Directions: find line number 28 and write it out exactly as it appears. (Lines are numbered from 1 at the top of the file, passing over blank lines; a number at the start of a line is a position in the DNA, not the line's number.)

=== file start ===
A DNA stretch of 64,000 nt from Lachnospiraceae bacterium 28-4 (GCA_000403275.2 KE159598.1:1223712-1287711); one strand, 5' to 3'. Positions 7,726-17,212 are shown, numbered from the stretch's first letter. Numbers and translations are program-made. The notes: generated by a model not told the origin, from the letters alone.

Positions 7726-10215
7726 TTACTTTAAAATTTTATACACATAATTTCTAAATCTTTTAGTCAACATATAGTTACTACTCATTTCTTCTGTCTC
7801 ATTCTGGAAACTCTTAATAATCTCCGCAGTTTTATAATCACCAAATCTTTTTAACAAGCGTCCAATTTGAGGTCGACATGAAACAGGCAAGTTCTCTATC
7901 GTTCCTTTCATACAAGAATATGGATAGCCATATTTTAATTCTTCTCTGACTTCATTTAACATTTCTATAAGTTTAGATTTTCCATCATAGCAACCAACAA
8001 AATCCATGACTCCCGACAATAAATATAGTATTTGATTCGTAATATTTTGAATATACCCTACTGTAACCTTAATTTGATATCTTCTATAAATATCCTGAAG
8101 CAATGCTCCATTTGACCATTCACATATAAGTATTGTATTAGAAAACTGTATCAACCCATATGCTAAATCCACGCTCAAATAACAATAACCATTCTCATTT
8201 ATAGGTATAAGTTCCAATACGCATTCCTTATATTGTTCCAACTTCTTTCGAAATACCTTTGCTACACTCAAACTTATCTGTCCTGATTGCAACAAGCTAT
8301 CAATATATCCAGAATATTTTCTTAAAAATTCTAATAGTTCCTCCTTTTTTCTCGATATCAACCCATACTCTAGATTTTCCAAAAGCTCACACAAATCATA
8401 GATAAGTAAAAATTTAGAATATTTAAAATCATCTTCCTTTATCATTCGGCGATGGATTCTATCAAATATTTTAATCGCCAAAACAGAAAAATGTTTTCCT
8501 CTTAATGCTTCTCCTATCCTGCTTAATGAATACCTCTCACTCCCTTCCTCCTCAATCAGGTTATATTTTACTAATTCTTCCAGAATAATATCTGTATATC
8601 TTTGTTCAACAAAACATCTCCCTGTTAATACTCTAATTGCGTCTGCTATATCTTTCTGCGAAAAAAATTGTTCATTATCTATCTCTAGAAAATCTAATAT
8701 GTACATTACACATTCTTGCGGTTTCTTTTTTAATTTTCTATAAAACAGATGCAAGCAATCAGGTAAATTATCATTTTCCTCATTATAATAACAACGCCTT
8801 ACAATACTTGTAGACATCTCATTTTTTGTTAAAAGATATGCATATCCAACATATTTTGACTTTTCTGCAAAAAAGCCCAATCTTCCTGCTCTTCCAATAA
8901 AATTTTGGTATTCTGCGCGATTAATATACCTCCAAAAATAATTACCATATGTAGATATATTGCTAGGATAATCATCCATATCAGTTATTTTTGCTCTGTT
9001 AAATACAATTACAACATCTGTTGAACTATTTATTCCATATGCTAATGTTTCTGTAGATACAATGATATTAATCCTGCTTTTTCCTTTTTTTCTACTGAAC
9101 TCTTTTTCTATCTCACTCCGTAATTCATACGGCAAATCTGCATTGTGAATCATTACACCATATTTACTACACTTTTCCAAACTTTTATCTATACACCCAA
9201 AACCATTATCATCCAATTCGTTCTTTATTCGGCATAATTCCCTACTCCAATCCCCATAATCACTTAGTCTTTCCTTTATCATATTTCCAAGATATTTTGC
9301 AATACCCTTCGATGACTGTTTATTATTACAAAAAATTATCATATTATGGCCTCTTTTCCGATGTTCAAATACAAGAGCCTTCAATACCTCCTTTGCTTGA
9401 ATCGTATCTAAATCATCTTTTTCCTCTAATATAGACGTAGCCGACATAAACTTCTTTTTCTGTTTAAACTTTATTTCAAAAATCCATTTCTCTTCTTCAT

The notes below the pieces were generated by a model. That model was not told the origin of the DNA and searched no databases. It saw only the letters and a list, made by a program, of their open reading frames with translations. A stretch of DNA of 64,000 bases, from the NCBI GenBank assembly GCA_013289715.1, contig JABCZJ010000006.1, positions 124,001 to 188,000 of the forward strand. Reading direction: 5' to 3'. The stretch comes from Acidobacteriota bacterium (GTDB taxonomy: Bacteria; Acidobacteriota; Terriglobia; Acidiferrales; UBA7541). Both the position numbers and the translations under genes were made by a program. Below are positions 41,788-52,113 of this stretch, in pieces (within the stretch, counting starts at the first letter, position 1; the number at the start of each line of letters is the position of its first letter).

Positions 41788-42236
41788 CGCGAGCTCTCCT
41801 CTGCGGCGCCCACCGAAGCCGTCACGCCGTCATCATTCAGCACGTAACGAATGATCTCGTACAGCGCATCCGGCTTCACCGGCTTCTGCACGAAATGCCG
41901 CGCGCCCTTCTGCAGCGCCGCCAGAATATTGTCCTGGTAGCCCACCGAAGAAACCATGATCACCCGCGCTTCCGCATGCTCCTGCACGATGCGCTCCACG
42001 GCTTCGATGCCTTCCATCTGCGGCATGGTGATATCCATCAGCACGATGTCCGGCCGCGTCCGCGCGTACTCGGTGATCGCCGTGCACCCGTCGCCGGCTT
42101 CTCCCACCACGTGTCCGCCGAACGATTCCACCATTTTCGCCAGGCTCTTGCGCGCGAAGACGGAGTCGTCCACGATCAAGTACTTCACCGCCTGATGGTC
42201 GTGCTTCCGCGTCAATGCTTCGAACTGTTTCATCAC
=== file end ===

42201 GTGCTTCCGCGTCAATGCTTCGAACTGTTTCATCAC